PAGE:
Deutsche Bank and Bank of America have agreed to pay a combined $65.5 million to settle investor litigation accusing large banks of rigging the roughly $9 trillion government agency bond market over a decade.
Reuters reports that preliminary settlements totaling $48.5 million for Deutsche Bank and $17 million for Bank of America were filed on Thursday with the U.S. District Court in Manhattan, and require a judge's approval. Both banks denied wrongdoing.
The settlements were the first in litigation accusing 10 banks of engaging in a "brazen conspiracy" to rig the market for U.S. dollar-denominated supranational, sub-sovereign and agency (SSA) bonds, court papers show.
In the meantime, Bloomberg News reports that Goldman Sachs, JPMorgan Chase and four other investment banks are conspiring to control the more than $1 trillion market for lending stocks, according to a federal lawsuit.
The complaint by the Iowa Public Employees Retirement System and two other pension plans claims the banks are blocking a shift to all-electronic system for matching lenders and borrowers of shares, so they can continue to profit from each transaction. In a short sale, traders sell borrowed stock, anticipating the price will drop so they can profit by buying back the shares at a lower price.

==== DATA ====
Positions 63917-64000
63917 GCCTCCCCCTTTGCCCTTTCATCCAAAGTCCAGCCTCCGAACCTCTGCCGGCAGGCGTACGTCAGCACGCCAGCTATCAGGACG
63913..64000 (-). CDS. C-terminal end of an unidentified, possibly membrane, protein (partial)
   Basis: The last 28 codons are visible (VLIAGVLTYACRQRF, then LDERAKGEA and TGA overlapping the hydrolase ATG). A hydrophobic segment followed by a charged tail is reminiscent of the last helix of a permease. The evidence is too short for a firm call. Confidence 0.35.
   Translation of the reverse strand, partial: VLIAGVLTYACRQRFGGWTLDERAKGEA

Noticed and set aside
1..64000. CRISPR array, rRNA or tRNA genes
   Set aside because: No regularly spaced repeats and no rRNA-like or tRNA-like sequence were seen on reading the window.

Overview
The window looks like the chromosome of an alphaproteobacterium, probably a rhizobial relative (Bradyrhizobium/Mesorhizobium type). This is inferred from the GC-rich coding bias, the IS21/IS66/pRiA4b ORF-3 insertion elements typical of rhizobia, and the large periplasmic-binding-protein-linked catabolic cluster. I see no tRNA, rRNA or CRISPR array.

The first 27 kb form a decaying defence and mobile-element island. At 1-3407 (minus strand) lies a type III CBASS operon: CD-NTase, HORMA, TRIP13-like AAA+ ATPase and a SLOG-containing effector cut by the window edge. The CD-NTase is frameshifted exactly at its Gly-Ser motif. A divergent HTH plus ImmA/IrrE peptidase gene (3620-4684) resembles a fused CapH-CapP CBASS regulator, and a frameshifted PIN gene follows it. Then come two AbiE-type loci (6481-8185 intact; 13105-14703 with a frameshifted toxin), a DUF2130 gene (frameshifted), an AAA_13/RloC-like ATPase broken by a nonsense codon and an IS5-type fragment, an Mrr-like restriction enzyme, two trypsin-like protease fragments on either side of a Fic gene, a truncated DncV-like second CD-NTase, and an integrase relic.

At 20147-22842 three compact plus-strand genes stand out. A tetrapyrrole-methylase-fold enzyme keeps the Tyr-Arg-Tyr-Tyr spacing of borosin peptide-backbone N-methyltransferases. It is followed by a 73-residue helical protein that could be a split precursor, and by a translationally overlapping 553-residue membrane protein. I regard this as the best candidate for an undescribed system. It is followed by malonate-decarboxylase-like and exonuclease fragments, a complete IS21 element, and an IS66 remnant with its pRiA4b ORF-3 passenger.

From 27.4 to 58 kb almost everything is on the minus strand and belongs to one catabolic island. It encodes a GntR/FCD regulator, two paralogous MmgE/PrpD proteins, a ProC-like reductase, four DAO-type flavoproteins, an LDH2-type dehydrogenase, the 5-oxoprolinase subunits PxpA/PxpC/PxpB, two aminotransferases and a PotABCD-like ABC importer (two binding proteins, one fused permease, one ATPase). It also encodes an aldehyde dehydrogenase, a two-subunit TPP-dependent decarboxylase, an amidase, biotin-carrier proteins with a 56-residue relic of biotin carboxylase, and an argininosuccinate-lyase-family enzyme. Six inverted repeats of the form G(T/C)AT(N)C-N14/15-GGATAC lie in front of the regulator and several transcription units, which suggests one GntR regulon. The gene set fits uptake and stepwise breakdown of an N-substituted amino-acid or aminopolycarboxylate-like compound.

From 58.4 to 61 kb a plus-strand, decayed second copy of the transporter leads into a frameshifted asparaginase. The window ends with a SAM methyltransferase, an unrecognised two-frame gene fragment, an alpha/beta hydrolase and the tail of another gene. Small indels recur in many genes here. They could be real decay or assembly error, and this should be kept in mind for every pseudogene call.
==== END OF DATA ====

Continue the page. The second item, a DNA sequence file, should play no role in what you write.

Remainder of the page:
“Major investment banks are conspiring to preserve their profits at the expense of everyday investors,” plaintiffs’ attorney Michael Eisenkraft of Washington-based Cohen Milstein Sellers & Toll said in a statement Thursday. The investors are seeking unspecified damages in the class-action antitrust case, which could be tripled under federal law.